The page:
As soon as I saw the trailer for the comedy fantasy Yesterday, I was immediately sold on the premise: a struggling musician who is hit by a bus, wakes up to find that he is the only person on Earth who remembers The Beatles. Using this knowledge he begins performing songs written by The Beatles as his own work and is thrust into the limelight he so desperately wanted as an aspiring musician. Even though the film did run a tad long, the combination of using Beatles music to anchor a surprisingly philosophical romantic comedy proved irresistible.
Directed by Danny Boyle (T2 Trainspotting, Slumdog Millionaire), Yesterday starts with a brutally honest introduction to the world of struggling musicians. One of them, Jack Malik (Himesh Patel), works a part-time day job he hates, lives at home with his parents and goes from small gig to small gig playing to tiny crowds that mostly consist of his supportive friends. After an exciting opportunity proves to be a major disappointment, the singer/songwriter finally gives up on his dreams and lets his manager and life long friend Ellie Appleton (Lily James) know he’s played his last gig. He accepts that he will never get to fulfill his dream of becoming a successful musician. But fate has other plans for him.
After bidding his musical career farewell, a mysterious global blackout occurs as Jack rides home on his bike and he’s hit by a bus during the 12-second darkness. With a couple of prominent teeth missing, Jack wakes up in hospital to a world where The Beatles never existed (along with a few other important things). He quickly realizes he can use his knowledge of the Fab Four’s catalogue to carve out the musical career he desperately wants. But as time passes and his fame on the rise, his conscience starts to eat at him as he feels like a fake for taking credit for “writing” songs that aren’t his.
Yesterday is filled with solid performances across the board. Himesh Patel delivers a perfect balance of comedy and heartfelt drama as Jack Malik – the nobody musician who gets in way over his head when he becomes the most prolific and most talented musician of the modern world. His character finds himself in a most unique situation and does what many people would probably do – cash in.
But even as he makes us laugh with his awkward situations and his British humor, Patel is still able to portray the inner turmoil of somebody who knows what he’s doing is wrong and is slowly losing the most important person in the world – the woman he loves.
Lily James also delivers a wonderful performance as school teacher Ellie Appleton who is also Jack’s manager. She’s the funny, supportive friend and rock that Jack needs to push forward even as she’s unable to join him when he finds massive success. Ellie has been in love with Jack for most of her life but has been waiting for him to love her back. James conveys these hidden feelings long before her character reveals the truth to the rising megastar and is simply fantastic to watch on screen with her oblivious co-star.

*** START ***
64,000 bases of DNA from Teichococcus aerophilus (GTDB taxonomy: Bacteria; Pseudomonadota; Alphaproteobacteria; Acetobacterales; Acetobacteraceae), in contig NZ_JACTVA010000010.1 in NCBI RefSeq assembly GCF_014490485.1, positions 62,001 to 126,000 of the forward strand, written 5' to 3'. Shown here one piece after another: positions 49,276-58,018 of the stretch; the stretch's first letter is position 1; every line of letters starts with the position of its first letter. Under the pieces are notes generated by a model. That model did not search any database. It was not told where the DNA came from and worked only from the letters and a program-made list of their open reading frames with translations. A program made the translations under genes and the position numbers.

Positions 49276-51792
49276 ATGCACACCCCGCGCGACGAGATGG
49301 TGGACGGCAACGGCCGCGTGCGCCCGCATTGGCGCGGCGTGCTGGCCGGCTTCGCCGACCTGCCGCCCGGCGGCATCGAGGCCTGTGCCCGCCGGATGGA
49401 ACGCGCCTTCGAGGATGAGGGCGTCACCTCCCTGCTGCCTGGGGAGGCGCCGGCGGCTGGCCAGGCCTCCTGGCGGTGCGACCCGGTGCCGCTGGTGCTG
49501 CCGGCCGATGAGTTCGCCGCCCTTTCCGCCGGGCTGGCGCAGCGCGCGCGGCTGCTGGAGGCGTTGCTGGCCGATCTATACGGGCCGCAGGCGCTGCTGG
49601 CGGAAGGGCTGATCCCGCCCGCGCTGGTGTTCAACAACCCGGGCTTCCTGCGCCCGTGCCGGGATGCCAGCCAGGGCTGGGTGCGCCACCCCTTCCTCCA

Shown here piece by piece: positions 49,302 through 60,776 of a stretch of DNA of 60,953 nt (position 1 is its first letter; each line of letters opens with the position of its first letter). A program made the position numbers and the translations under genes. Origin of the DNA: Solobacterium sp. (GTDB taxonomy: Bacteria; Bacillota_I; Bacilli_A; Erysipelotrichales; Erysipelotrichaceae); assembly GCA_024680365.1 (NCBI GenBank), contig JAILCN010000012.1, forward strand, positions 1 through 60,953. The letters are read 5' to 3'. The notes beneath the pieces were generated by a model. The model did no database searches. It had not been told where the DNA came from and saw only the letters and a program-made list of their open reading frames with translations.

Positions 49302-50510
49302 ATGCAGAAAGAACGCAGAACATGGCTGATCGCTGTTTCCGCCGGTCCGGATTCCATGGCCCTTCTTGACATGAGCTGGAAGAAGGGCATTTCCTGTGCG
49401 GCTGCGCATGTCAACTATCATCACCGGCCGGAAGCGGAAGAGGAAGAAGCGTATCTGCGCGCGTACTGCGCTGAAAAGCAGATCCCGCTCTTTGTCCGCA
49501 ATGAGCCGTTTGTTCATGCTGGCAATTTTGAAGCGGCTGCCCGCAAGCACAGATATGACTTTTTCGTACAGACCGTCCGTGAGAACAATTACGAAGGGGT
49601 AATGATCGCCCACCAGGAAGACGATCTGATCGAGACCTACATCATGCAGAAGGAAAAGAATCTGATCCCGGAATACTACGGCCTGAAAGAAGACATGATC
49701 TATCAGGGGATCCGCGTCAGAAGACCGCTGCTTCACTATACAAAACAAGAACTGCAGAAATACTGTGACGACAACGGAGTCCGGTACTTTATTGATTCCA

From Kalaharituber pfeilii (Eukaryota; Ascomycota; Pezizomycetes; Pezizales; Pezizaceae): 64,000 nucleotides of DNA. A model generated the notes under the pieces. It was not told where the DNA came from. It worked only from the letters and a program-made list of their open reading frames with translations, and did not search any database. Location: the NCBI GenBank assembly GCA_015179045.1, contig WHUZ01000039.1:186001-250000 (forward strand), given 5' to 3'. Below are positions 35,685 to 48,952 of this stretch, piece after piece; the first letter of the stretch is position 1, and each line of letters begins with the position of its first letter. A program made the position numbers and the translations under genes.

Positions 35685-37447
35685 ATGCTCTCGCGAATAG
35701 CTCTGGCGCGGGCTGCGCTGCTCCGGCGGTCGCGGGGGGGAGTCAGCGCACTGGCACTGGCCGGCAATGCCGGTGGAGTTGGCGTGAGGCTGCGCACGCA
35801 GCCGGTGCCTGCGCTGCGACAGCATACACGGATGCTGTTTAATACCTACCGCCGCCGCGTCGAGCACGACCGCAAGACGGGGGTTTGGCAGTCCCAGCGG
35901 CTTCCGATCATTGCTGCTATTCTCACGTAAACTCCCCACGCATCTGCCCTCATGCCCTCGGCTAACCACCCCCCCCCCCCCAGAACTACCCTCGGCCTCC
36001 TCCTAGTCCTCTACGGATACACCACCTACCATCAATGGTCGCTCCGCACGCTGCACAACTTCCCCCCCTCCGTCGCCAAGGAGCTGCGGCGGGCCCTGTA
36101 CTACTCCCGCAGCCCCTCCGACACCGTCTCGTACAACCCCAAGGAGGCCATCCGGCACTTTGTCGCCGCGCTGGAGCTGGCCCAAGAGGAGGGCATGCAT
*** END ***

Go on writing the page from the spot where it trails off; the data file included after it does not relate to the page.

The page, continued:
Of special note, the icing to the cake of solid performances in Yesterday comes from Kate McKinnon playing Debra Hammer, Jack’s American agent and corporate shark in the music business and knows how to get what she wants. McKinnon brings American-style comedy flair that compliments the British cast and she’s hilarious, giving a wonderful blend of humor with the ruthlessness of a sociopath and she delivers some very memorable moments in the film.
Danny Boyle (with legendary screenwriter Richard Curtis) has made a funny and heartfelt movie that explores strong themes while letting the audience sing along to The Beatles catalogue. What does it mean to be successful and what are we willing to sacrifice for fame? Jack is willing to give up his integrity, his identity and chance at love to have a successful career built on the talents of other artists. Yet, finding the fame and fortune he was desperately craving may not be enough. Often the most important things we have are right there in front of us, only we’ve become so obsessed with what we don’t have it’s hard to see them.
Despite dragging a bit too long in places, Yesterday is a funny and heartfelt look at the cost of fame in a world where the existence of The Beatles music seems to be an inevitability. The entire cast is engaging and delightful to watch bringing this strange musical fantasy to life, and fans of The Beatles will enjoy the abundance of their songs and cultural references to their career and history. What it means to be truly successful may be one of the oldest stories in cinematic history, but Danny Boyle explores these themes with a lighthearted film that easily – and earnestly – delivers its most important message by the time the credits roll: sometimes all you really need is love.